Real Men Don’t Cry…


Real men don’t cry.

There it is in black and white. Do you believe it?

There are many myths that I can tell my kids, many I will tell my kids – mainly those that are entertaining or involve a useful lesson. But one that I won’t?

Real men don’t cry.

There are many reasons out there, many antiquated stereotypes of the male ego. You see we are suppose to hunt, provide, and protect the family. But men aren’t supposed to care.

Real men don’t cry.

It has to be a sign of low testosterone, or perhaps a mama’s boy who was hugged too much as a child. Maybe a man that was too in touch with his feminine side. Because…

Real men don’t cry.

It’s got to be a sign of weakness. Insecurity. Immaturity. If you are a man and you cry, someone (perhaps The Man) strips you of some imaginary man card. You can’t be a man because…

Real men don’t cry.

Then explain this to me. Why is it that when I see athletes achieve great achievements (championships, awards – remember when Kevin Durant won his MVP award?) that their eyes suddenly become drowned in tears. Allergies? Onions?

Ever watch an NFL Hall of Fame speech. Some of the baddest men, titans of the turf, gladiators of the gridiron are overcome with tears when they thank other men, their parents, their God, for helping them to achieve their dreams.

Remember Mike Tyson? THE Baddest Man on the Planet? Yep, I’ve seen him cry when talking about his trials and tribulations in life. Hockey players, baseball players, golfers, basketball players (remember MJ after he won a title after his father’s murder or his Hall of Fame speech after he ripped everyone that doubted him?) – players of all walks (and all perceived levels of “manliness”) have shed tears. Does that make these sporting icons less masculine?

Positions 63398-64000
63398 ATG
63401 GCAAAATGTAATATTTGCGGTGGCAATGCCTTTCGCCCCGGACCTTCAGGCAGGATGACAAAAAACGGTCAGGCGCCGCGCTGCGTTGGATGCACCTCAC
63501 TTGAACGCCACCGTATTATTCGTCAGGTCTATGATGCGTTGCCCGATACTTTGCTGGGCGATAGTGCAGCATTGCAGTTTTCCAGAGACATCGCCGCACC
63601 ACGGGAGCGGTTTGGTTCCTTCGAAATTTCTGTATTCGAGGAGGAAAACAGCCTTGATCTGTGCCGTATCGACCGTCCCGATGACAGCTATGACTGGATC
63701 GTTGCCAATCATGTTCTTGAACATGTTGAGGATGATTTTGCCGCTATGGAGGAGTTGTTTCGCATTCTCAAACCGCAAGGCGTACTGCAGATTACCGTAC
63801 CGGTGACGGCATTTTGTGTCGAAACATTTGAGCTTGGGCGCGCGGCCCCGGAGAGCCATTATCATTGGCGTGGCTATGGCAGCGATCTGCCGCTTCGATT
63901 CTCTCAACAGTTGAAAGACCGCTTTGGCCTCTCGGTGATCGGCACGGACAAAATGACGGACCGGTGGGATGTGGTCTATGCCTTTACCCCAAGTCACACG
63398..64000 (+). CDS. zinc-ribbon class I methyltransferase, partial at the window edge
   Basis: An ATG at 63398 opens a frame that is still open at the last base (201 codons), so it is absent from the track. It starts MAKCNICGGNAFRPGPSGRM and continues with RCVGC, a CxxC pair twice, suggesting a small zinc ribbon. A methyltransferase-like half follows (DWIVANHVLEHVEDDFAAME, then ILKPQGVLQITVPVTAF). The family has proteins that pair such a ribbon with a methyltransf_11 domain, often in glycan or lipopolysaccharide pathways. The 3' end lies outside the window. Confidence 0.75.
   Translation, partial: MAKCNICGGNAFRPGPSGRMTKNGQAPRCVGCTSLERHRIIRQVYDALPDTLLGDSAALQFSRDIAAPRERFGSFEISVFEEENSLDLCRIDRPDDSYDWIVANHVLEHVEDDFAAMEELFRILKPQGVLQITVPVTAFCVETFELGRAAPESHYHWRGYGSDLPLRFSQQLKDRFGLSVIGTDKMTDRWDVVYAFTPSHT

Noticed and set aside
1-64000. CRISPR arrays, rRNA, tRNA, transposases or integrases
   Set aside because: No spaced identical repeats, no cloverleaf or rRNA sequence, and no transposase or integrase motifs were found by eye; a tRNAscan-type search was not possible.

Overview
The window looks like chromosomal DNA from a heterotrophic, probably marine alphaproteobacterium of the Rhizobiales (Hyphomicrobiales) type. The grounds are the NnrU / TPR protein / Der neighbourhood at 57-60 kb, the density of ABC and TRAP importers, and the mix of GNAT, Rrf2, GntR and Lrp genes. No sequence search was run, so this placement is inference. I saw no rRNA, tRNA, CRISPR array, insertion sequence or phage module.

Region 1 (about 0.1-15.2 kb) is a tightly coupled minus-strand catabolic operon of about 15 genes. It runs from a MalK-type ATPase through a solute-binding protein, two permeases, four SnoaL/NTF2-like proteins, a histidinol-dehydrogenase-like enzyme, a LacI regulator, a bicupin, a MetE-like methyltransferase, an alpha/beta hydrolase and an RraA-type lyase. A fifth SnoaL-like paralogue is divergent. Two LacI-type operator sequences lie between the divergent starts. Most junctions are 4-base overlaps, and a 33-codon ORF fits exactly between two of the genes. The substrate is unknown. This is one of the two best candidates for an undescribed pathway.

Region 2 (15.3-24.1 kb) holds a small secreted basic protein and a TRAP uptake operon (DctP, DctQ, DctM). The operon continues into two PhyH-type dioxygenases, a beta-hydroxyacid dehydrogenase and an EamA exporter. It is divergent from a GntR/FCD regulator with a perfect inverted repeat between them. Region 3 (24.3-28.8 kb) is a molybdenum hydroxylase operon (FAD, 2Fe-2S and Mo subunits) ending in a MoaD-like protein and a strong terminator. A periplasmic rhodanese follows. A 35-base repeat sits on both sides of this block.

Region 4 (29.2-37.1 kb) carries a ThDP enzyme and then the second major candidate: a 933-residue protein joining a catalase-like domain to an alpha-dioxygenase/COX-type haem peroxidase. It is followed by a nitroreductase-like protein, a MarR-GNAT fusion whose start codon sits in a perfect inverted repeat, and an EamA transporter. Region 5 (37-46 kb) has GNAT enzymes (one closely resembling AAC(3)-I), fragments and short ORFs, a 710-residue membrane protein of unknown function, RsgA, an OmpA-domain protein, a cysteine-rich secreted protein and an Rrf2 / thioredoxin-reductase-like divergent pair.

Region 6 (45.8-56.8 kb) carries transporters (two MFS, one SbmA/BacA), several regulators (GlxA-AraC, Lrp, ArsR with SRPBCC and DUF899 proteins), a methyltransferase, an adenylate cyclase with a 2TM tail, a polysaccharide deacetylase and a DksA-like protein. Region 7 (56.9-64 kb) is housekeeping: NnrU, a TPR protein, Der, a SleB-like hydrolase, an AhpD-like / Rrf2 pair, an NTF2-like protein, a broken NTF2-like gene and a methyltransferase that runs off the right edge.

Real men don’t cry.

Does that mean only women care? Does that mean only women feel? In an age where we don’t talk about mental health and wellbeing enough and we allow others’ perceived notions to become yardsticks of our masculinity, I think it is all that more important to acknowledge our feelings. It’s all that more important to realize that we have a spectrum of feelings and allow ourselves to feel them. And find healthy ways of expressing them.

Because our kids are watching.

This doesn’t mean that I’m advocating for everyone to cry it out over every drop of spilled milk. Nor am I saying that you have to cry in front of people – or even at all. Instead, let’s just put one of the great myths to bed and the stigma that goes along with it.

Real men can cry.

Need proof? As I was finishing this post up, I came across an interesting post about LeBron James. It referenced a series of posts about a Fresh Prince episode that hit close to home for him. And you know what? He admitted it made him cry. Every time he watched it.

I guess if The King can cry, real men can cry too.

That’s it for now…Captain out.

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